4. Students do not have a strong understanding of the company, industry or why they want to be a graduate for the company they have applied for.

Is this of a surprise to you? Don’t let yourself fall into one of the above categories.

Some tips, please!

Ensure you don’t ramble. Be clear and concise in your answers, if you have prepared example scenarios prior and practiced them, this will be SO much easier! PREPARE and then PREPARE some more, prepare and practice as many example scenarios you can think of, even if these aren’t the ones asked in the interview, they are generally quite transferable. Just don’t have notes in front of you that you are reading off, as often you may sound like a soulless robot.

If you realise you are floating off course get back on track by validating the question or closing of the answer as quickly as possible (make sure you finish it however). You will notice if an interviewer is trying to get you back on track as often they start to repeat or validate what you have said and then relate your comments back to the question a few times. If you are brave enough, it’s a top tip to write just a couple key words from the question to help keep you on track during the answer, this way you can glance down and ensure you don’t ramble.

Interviews will and do ask questions! Just because they are asking you questions (probing as recruiters call it) doesn’t mean you are off track (don’t confuse the above statement), they may simply be wanting to get a little more information out of you. Often you are asked a lot of questions during the ‘action’ and ‘results’ part of a behavioural question.

Motivational Fit questions are the opportunity for the recruiters to get to know you, these sort of questions often illicit follow-up questions from the interviewer, so let them get to know you, be passionate, engaging and honest. This is a good opportunity to slide in some knowledge about the company, industry and why you are the right person for the role.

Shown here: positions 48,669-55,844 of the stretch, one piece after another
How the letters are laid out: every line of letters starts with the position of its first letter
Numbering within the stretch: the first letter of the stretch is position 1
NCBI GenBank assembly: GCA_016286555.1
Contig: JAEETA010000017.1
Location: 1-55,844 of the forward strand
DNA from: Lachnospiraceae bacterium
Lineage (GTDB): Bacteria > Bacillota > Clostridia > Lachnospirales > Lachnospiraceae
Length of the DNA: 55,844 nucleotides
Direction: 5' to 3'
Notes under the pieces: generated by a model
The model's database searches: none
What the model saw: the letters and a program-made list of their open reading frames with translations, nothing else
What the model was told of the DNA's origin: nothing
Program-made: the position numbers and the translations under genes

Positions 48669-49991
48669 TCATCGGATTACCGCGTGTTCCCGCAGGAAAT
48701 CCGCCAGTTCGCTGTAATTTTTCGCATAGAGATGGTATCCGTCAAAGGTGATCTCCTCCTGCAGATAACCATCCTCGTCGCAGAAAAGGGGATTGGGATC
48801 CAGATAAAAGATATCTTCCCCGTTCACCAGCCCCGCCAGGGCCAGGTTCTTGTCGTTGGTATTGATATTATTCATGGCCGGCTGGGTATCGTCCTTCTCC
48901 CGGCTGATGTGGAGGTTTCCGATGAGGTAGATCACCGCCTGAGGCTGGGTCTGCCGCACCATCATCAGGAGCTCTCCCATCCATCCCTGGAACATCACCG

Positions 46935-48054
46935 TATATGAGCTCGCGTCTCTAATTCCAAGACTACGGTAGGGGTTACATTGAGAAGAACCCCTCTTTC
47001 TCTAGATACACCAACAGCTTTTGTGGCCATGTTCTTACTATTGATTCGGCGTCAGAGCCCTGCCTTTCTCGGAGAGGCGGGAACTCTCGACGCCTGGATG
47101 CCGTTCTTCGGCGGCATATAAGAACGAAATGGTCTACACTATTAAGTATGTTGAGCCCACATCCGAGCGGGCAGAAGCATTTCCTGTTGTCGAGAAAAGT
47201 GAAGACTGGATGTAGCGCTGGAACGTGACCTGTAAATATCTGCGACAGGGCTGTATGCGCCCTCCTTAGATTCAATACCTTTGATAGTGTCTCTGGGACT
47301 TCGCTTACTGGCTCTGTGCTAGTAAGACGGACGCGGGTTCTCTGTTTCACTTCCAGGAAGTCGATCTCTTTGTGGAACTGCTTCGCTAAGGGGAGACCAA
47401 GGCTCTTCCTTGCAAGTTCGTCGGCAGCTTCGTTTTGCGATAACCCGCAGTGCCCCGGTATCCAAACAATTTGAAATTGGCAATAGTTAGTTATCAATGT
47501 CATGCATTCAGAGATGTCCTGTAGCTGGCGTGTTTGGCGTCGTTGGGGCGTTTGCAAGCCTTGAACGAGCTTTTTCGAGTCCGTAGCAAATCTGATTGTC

Where possible, try and lock in a time with the company so you are prepared, in a quiet place as well as in the right frame of mind. Often companies may just call you up and ask “Is it a good time to talk now?” If it’s not, don’t be shy to say you are busy at the moment and organise a time that works for you as well.

Ensure you have passion and tone in your voice- let them hear why you want to work for the company not only through your words but through the excitement in your voice. Ask your friends/ family about how you sound on the phone and put some effort into adding some change of pitch here and there in your answers if required. Trust us, it makes a BIG difference. Just because you aren’t face to face, doesn’t mean you don’t take it seriously, your voice and words are the ONLY way they get to know you in this exchange, so make the most of it!

Ensure you stay polite and engaged during the interview, we can’ tell you the number of times that people have talked to others during an interview or stop paying attention and we realised they aren’t listening properly- these are 2 big put off’s for recruiters, when we invest our time in you, we expect the same courteous nature in return.

So that’s all folks! Below we have inserted some awesome resources, get on it!

Some awesome resources we wanted to share with you:

http://www2.wlv.ac.uk/careers/onlinedocs/TelephoneInterviews.pdf

http://www.bookdepository.com/Essential-Phone-Interview-Handbook-Paul-Bailo/9781601631541

http://www.forbes.com/sites/learnvest/2013/10/23/6-steps-to-nailing-a-job-interview-over-the-phone/

UC Grad Recruiter